Yuke Taniguchi and Alex Imperatori gave Nissan and KCMG their maiden Blancpain GT Series Asia victories at Fuji today after fighting through from sixth on the grid.
Nick Foster and Jono Lester’s HubAuto Corsa Ferrari F488 GT3 was second after getting the better of pole-sitters Edoardo Liberati and Florian Strauss, who completed the podium aboard KCMG’s second GT-R NISMO GT3 despite serving a success penalty.
Nissan backed up its maiden pole position earlier in the day by claiming a first series victory, albeit with the #18 GT-R NISMO GT3 that started sixth.
The opening stint suggested Edoardo Liberati would make good on his qualifying performance. But after initially establishing a 1.3s advantage, the Italian was reeled in and passed by Dennis Lind’s FFF Racing Team Lamborghini, which had moved from third to second amongst the first corner shuffle on lap one.
That put the two cars with the most significant pitstop success penalties – 15s and 10s, respectively – out in front. And with their advantages over the chasing pack roughly the same, much would depend on the driver changes, which began after 25 minutes.
Liberati stopped a lap earlier than Lind and handed over to Florian Strauss who emerged in what would become first. Meanwhile, FFF Racing’s slightly later pitstop wasn’t enough to negate their 15s success penalty, which saw Martin Kodric initially slot into second before dropping to fourth on his out lap.
However, all eyes were soon on the lead battle between KCMG’s two Nissans, the second of which, now driven by Alex Imperatori, enjoyed a standout opening stint in the hands of Taniguchi. The Japanese amateur initially took advantage of contact that sent Sandy Stuvik’s Porsche into the Turn 2 barriers on lap one but looked entirely at home running third overall for most of the first 25 minutes. That was until traffic allowed Nico Bastian, Jono Lester and Martin Rump to pounce in quick succession just before the pit window opened.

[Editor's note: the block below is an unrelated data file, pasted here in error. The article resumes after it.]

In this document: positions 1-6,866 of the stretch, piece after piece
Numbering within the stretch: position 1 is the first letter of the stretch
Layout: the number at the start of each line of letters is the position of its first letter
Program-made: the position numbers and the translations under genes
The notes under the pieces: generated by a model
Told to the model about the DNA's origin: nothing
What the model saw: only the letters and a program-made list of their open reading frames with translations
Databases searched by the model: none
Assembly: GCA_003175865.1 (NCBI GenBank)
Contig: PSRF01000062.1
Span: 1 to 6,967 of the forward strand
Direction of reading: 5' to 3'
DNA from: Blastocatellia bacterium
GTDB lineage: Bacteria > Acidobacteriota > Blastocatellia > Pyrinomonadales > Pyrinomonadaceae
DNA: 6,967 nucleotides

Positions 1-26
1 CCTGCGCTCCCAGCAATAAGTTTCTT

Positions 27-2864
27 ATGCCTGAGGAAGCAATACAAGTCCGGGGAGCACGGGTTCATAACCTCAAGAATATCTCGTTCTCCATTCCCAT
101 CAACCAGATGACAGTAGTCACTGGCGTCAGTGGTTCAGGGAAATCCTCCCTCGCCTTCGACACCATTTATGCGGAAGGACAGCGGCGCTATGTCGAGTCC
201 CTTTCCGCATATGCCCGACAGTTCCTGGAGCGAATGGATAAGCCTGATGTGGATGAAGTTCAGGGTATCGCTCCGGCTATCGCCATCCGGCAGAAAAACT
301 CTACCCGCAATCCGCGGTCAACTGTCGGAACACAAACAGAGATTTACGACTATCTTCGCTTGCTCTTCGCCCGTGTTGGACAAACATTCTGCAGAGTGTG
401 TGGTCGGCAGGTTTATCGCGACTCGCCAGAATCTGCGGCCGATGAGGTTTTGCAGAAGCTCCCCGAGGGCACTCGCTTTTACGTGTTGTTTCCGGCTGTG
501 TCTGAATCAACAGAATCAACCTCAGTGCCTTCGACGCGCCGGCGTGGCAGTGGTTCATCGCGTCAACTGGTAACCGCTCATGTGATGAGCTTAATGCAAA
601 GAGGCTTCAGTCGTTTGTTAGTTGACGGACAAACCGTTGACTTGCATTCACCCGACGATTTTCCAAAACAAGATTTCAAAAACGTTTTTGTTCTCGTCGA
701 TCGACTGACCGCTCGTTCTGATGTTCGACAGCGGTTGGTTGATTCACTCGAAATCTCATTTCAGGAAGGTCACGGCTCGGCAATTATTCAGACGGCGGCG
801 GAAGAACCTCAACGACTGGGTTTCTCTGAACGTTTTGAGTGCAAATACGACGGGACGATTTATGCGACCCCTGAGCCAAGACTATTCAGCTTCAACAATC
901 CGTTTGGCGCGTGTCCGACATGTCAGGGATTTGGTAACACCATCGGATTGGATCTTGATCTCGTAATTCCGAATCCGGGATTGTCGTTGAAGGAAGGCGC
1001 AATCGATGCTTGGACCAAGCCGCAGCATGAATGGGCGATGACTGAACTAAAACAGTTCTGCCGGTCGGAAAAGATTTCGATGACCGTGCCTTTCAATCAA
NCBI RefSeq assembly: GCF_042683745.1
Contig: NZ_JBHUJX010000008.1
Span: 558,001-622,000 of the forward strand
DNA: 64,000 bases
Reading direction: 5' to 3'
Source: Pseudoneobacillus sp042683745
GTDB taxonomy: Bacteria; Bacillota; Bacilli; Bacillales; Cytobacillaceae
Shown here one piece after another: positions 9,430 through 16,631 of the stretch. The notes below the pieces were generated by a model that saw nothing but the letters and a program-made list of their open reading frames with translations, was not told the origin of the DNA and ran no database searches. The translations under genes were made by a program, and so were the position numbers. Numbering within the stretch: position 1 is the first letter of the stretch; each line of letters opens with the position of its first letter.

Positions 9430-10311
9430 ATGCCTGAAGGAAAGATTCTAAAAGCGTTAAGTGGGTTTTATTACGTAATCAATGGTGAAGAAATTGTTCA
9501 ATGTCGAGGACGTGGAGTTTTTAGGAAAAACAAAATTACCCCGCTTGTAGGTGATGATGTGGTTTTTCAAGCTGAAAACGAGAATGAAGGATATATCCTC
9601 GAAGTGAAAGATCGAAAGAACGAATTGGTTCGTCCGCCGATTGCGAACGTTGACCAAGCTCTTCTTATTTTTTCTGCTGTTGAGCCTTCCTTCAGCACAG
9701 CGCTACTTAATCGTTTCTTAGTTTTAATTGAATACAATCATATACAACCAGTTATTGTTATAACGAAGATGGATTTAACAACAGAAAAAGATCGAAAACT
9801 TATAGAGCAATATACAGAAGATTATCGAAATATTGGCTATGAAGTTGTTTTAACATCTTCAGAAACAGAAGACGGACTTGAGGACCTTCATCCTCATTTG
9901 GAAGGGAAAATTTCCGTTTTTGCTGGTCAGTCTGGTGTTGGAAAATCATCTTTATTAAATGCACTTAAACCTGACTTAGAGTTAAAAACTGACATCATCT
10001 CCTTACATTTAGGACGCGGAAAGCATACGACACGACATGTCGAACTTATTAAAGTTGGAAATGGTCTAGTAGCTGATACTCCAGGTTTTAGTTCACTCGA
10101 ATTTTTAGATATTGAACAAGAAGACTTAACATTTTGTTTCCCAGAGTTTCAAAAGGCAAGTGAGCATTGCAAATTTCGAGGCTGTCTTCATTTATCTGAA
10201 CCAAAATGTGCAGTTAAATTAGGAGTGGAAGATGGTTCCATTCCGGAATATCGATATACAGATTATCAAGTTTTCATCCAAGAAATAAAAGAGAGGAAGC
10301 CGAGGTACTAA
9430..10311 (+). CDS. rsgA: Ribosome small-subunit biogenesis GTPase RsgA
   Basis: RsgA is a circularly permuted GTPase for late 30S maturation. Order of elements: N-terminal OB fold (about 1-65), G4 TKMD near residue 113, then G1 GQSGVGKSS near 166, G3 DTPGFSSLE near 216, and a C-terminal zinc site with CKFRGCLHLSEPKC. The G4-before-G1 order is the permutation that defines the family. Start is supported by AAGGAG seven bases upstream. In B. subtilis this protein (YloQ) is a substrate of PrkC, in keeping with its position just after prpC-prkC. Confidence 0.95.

Nevertheless, Taniguchi’s excellent work allied to an early pitstop and no success penalty ensured Imperatori was in the mix once the pit window closed. And the former Super GT driver wasted no time taking his chance by passing Strauss at his first opportunity and setting the fastest lap of the race in the process.
While the #18 Nissan sprinted clear, Strauss was soon contending with Nick Foster who’d already dispatched Kodric after taking over from Lester. The pair ran side-by-side for several corners and even made light contact at one point before the Ferrari completed its decisive move.
Behind, Patric Niederhauser, whose GruppeM Mercedes-AMG that he shares with Bastian also served a five-second success penalty, snatched fourth from Kodric on the penultimate lap to reduce his championship deficit.
Two Audis were up next, Rump and Franky Cheng’s Absolute Racing example beating Phoenix Racing Asia’s R8 shared by Alex Yoong and Shaun Thong, while a stellar stint from Davide Rigon helped HubAuto Corsa’s second Ferrari climb from 16th to eighth in the final result.
Porsche Team EBI’s Yamano brothers, Naoya and Tetsuya, were best of the race-by-race entries in ninth as well as one place ahead of OD Racing Team WRT’s Aditya Patel and Mitch Gilbert.
Japanese success continued in the Am Cup class thanks to KCMG’s Naoto Takeda and Takuya Shirasaka whose Audi beat AMAC Motorsport’s Lamborghini driven by William Ben Porter and Andrew Macpherson.